A record high number of respondents to a Gallup poll released Wednesday said they support the legalization of marijuana, including more than half of Republicans polled.
Overall, 64 percent of those reached by Gallup said they support the legalization of marijuana, up 4 percentage points from October 2016. The percentage of Gallup respondents who support legalization has climbed consistently since 2012, when 48 percent of those polled said they supported it.
Marijuana remains illegal under federal law, but the drug has been legalized by eight states and the District of Columbia. Many other states allow marijuana use for medicinal purposes under laws with varying degrees of strictness.
Using a novel method to measure the risk of mortality associated with the use of various legal and illegal drugs, scientists have confirmed what earlier studies have indicated: alcohol is the deadliest, while marijuana is the least risky.
According to the study, at the individual level, booze presents the highest risk of death, followed by nicotine, cocaine and heroin, suggesting the risks of alcohol consumption have likely been underestimated in the past. Marijuana was found to be significantly less deadly and sat at the other end of the spectrum, in agreement with previous research which has consistently ranked it as the safest recreational drug. While this may not be what governments want to hear, it highlights the need to use scientific evidence whilst creating policies regarding the use of licit and illicit drugs.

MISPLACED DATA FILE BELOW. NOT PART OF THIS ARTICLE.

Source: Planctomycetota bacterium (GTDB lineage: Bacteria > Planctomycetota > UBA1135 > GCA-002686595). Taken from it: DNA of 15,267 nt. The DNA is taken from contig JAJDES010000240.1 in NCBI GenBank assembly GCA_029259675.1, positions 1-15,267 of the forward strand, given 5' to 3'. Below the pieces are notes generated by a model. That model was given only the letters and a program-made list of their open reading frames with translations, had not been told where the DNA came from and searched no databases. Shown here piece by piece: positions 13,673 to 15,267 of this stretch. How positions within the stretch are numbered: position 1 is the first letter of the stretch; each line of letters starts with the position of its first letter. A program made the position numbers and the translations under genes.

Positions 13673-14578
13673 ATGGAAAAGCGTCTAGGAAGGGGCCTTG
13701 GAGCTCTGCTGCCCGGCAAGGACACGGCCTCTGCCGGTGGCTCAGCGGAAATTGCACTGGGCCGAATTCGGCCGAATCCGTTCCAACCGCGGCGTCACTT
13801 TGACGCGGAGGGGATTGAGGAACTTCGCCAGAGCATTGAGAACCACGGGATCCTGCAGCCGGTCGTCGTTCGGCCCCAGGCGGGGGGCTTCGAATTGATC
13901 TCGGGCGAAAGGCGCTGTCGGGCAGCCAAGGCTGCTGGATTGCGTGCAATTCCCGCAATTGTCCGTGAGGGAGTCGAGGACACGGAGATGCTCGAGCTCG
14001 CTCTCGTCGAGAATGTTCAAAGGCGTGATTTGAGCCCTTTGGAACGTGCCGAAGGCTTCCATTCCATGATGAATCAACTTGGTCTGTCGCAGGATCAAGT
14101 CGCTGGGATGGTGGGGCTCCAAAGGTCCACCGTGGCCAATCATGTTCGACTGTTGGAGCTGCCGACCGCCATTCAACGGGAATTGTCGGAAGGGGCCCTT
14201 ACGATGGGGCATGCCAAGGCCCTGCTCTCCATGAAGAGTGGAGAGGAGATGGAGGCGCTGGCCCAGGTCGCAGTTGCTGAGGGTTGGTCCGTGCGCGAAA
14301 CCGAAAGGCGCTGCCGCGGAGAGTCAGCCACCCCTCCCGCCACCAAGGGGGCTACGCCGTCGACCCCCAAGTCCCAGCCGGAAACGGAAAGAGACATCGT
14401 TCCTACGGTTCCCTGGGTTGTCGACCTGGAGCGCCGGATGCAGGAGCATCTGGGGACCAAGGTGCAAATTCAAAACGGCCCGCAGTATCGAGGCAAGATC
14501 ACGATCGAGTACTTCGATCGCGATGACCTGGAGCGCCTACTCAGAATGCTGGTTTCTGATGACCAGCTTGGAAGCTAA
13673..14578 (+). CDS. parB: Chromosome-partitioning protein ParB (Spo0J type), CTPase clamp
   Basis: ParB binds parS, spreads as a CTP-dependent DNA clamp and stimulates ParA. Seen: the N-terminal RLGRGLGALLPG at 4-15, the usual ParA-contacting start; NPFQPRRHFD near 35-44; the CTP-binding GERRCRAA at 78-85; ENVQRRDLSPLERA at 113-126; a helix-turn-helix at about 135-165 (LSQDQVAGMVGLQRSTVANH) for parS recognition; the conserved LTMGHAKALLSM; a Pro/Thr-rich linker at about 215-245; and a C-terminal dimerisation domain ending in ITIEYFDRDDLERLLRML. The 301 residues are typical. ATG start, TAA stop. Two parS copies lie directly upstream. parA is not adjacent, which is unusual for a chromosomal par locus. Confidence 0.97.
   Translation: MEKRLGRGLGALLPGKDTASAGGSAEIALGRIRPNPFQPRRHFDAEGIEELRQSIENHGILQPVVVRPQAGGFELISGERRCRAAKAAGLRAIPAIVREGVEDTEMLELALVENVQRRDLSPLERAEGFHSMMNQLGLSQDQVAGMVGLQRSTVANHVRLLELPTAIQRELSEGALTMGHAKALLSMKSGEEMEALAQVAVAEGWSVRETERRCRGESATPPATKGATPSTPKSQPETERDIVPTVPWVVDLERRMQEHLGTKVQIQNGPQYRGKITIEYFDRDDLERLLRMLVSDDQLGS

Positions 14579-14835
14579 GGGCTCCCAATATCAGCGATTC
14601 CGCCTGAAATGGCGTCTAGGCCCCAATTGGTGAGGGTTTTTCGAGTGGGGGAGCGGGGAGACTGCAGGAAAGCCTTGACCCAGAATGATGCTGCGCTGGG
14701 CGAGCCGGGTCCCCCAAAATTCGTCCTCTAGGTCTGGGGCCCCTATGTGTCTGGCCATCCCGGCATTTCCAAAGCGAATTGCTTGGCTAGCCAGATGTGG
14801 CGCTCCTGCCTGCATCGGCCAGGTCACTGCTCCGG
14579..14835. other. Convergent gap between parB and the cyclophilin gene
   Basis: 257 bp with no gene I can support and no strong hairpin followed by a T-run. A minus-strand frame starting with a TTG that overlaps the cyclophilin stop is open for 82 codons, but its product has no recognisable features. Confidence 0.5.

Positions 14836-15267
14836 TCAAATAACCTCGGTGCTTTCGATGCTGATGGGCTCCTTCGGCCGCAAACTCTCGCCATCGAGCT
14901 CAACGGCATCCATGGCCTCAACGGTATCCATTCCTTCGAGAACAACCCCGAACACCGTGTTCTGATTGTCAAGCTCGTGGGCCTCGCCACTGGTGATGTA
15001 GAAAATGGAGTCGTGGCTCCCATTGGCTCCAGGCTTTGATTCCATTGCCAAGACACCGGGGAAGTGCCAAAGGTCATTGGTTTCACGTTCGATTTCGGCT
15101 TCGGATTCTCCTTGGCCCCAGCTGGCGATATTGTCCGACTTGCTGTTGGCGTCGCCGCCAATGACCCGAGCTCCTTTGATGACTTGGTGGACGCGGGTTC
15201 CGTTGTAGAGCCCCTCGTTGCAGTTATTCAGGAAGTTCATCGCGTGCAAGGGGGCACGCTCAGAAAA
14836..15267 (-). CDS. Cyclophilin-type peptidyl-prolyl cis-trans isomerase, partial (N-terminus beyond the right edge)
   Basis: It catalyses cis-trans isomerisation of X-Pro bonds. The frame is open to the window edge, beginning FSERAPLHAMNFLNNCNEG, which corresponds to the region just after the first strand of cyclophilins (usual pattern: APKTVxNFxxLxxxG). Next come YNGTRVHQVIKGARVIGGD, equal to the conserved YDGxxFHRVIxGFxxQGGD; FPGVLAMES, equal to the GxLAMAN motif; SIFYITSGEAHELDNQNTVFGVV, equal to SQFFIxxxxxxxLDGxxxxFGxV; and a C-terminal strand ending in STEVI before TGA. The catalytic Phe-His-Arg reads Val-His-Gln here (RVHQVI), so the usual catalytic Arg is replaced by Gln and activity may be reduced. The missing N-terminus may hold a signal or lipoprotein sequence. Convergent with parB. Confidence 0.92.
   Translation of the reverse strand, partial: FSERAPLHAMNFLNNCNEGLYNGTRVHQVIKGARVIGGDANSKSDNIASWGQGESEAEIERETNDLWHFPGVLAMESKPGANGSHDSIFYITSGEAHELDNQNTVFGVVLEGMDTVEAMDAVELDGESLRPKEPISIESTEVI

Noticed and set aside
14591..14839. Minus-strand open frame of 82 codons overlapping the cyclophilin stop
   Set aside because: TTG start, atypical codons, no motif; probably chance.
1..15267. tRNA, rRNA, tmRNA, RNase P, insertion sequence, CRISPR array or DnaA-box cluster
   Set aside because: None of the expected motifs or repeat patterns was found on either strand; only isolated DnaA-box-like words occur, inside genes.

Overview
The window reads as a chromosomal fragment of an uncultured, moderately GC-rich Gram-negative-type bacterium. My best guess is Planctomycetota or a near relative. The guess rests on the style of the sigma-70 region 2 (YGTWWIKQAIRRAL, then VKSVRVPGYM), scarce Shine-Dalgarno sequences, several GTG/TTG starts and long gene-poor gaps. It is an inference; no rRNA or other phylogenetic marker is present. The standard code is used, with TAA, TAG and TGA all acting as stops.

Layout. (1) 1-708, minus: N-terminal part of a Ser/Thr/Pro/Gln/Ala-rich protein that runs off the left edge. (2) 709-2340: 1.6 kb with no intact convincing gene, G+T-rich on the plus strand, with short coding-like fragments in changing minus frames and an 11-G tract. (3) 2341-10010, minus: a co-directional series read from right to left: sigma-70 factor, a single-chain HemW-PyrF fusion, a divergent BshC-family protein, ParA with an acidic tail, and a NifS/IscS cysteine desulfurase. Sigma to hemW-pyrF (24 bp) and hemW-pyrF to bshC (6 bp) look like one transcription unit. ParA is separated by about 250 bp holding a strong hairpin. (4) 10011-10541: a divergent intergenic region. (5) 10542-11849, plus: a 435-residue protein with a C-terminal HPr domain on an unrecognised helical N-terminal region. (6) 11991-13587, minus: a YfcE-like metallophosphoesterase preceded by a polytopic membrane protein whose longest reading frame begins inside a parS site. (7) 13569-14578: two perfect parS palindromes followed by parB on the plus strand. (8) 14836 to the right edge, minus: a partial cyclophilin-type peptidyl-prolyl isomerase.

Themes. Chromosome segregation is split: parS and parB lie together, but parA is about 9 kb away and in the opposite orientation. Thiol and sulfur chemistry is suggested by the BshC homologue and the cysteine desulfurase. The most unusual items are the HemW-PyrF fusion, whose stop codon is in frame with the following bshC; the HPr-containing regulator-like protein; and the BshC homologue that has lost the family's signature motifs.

It seems that much of the world made up their mind a long time ago about the dangers of illegal substances. This, combined with the fact that it’s difficult to assess and classify the risk of drug abuse in people, means that few studies exist in which scientists have compared the dangers of different drugs. Furthermore, since illegal drug abuse is regarded as a bigger problem for society than using other known harmful substances, such as alcohol and even various prescription drugs, governments have tended to go for restrictive policies that are more often than not based on emotion and educated guesses.